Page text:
When Small Amounts Outweigh The Large

London’s Daily Telegraph stole an incredible march on its rivals by publishing the expense claims of UK MPs.  Whatever your moral or political stance on whether the elected representatives are underpaid and overworked or cosseted fraudsters, you cannot deny that three weeks down the line on the exposé, it’s been the remarkable story that keeps on giving.

From the perspective of the solution seller, what is truly fascinating is the focus on the small amounts.  When faced with a choice between enormous sums of misappropriation (ranging from the “flipping” of homes to avoid tens of thousands of capital gains tax or the trillions in growing public debt) or the seemingly small by comparison spend on trivial frivolity, amazingly it is the latter that has really gripped the public (and media’s) attention and raised their considerable ire.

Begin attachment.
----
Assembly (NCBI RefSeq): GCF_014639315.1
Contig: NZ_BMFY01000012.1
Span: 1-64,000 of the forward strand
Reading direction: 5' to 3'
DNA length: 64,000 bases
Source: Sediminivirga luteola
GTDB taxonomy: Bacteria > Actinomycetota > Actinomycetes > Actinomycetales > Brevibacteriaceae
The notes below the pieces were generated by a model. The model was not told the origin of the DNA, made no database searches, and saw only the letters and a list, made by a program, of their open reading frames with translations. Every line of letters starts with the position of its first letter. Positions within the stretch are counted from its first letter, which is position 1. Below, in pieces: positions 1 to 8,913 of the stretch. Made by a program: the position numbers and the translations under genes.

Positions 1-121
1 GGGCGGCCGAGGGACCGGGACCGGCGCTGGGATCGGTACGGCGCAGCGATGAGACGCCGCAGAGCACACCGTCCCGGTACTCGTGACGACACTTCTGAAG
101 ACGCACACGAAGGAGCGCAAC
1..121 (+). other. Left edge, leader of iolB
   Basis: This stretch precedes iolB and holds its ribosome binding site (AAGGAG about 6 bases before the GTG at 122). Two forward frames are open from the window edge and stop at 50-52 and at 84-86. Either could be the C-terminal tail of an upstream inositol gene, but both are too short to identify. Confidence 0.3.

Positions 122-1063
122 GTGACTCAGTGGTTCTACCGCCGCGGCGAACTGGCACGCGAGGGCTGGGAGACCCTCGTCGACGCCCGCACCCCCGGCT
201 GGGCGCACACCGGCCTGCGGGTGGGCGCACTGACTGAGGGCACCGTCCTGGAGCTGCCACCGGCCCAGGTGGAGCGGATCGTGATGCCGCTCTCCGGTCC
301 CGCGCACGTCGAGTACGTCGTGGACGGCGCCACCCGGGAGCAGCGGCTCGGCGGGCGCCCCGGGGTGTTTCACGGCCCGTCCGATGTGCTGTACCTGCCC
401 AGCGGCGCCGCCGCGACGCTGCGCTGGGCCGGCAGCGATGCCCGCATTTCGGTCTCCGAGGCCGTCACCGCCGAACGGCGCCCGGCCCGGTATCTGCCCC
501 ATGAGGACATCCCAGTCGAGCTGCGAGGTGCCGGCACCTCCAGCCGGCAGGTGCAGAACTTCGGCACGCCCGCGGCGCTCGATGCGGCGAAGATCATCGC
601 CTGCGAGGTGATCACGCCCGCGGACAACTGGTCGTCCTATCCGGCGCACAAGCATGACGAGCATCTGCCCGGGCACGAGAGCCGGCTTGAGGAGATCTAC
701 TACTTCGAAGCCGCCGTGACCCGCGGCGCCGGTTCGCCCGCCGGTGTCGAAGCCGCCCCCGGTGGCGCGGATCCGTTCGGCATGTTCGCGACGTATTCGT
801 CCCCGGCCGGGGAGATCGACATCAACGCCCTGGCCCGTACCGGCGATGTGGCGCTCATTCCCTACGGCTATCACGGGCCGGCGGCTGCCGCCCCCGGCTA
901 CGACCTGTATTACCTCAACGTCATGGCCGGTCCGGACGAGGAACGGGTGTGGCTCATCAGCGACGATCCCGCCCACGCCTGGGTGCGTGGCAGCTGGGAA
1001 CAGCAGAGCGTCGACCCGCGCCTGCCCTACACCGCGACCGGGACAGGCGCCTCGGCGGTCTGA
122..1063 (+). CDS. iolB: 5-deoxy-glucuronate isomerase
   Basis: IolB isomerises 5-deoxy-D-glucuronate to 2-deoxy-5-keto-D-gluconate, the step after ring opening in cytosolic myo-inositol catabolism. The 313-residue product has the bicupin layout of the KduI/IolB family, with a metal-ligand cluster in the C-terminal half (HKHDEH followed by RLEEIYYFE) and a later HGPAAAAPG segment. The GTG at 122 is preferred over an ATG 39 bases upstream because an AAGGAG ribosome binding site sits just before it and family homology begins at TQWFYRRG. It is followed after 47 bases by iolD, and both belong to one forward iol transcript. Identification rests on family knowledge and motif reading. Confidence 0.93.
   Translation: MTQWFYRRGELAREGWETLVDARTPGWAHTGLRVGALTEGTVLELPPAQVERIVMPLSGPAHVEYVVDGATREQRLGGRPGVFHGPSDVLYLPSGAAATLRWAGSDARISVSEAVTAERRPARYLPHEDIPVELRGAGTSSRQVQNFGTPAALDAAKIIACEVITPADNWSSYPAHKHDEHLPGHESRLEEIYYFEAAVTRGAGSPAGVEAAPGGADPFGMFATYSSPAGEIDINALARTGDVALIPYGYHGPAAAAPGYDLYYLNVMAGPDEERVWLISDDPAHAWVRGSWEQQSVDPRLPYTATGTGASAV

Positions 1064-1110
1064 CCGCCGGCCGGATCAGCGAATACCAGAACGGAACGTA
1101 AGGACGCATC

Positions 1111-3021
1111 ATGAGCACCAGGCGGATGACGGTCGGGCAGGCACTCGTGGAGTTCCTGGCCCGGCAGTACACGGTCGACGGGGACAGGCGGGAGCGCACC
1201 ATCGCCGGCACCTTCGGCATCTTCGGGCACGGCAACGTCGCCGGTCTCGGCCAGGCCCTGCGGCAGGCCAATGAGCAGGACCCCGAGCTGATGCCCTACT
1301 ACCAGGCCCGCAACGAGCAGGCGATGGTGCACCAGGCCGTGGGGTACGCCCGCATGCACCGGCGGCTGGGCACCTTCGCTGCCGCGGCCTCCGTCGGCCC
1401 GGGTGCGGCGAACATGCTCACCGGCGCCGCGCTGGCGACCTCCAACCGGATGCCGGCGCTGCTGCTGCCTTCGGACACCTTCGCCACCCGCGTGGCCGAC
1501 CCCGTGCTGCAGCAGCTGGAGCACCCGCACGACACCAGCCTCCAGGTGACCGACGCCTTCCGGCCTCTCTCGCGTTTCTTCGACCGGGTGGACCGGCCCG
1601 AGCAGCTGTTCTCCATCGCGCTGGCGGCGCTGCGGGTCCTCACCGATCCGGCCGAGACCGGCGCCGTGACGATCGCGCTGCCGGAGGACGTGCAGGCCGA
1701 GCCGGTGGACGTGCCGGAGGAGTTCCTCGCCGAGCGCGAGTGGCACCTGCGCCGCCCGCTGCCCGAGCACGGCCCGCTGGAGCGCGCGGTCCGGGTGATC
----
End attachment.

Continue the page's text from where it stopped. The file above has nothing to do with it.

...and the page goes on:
There must be a message in here for sales pitches.  We all like to draw out a magnificently huge sum that we can either gift or quash, but who believes us anyway?  Perhaps it’s better to home in on a semi-jokey demonstration of what we’d enable that is so comic as to render larger figures irrelevant?  Here’s a list of what the reporters feel are the top 20 most outlandish claims so far.  What equivalents lurk unloved inside your current campaigns?

£5 eyeliner
£185 lightbulbs
£1,645 floating duck island
£1.50 ice cube tray
£134.30 carved elephant lamp
70p a bag horse manure
59p chocolate Santa
67p ginger crinkle biscuits
£1.31 jellied eels
£112.52 toilet seat
£2,115 moat cleaning
£609 hedge trimming around ‘helipad’
£598 overhaul of ride-on lawnmower
£600 hanging baskets
£1,200 leather rocking chair
£200 pair of Kenyan carpets
£4.47 dog food
£35 toilet roll holder
£1.19 tea light candles
£119 trouser press

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